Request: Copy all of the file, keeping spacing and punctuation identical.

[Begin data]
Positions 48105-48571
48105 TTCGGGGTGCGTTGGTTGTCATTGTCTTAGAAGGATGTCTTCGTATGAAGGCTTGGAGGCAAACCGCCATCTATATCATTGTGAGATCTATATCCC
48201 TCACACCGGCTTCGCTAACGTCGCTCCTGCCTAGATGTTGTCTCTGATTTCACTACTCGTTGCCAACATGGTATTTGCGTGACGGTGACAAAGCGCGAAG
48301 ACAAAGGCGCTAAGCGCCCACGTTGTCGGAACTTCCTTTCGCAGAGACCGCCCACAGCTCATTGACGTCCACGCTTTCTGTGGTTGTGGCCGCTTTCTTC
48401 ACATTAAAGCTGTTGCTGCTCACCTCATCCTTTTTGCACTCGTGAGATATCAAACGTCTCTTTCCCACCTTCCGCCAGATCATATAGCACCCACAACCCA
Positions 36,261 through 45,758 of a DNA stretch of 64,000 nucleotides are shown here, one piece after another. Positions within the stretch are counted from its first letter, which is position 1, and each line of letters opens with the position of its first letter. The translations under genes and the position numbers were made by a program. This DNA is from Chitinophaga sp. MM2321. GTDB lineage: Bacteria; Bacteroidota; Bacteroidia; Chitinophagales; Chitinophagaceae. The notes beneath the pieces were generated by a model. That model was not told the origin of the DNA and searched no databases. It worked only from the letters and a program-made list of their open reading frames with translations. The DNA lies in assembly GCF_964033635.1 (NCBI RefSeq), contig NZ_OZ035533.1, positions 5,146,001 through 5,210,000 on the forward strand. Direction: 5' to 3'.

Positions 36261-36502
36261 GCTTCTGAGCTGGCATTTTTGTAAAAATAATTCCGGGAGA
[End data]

Positions 48105-48571
48105 TTCGGGGTGCGTTGGTTGTCATTGTCTTAGAAGGATGTCTTCGTATGAAGGCTTGGAGGCAAACCGCCATCTATATCATTGTGAGATCTATATCCC
48201 TCACACCGGCTTCGCTAACGTCGCTCCTGCCTAGATGTTGTCTCTGATTTCACTACTCGTTGCCAACATGGTATTTGCGTGACGGTGACAAAGCGCGAAG
48301 ACAAAGGCGCTAAGCGCCCACGTTGTCGGAACTTCCTTTCGCAGAGACCGCCCACAGCTCATTGACGTCCACGCTTTCTGTGGTTGTGGCCGCTTTCTTC
48401 ACATTAAAGCTGTTGCTGCTCACCTCATCCTTTTTGCACTCGTGAGATATCAAACGTCTCTTTCCCACCTTCCGCCAGATCATATAGCACCCACAACCCA
Positions 36,261 through 45,758 of a DNA stretch of 64,000 nucleotides are shown here, one piece after another. Positions within the stretch are counted from its first letter, which is position 1, and each line of letters opens with the position of its first letter. The translations under genes and the position numbers were made by a program. This DNA is from Chitinophaga sp. MM2321. GTDB lineage: Bacteria; Bacteroidota; Bacteroidia; Chitinophagales; Chitinophagaceae. The notes beneath the pieces were generated by a model. That model was not told the origin of the DNA and searched no databases. It worked only from the letters and a program-made list of their open reading frames with translations. The DNA lies in assembly GCF_964033635.1 (NCBI RefSeq), contig NZ_OZ035533.1, positions 5,146,001 through 5,210,000 on the forward strand. Direction: 5' to 3'.

Positions 36261-36502
36261 GCTTCTGAGCTGGCATTTTTGTAAAAATAATTCCGGGAGA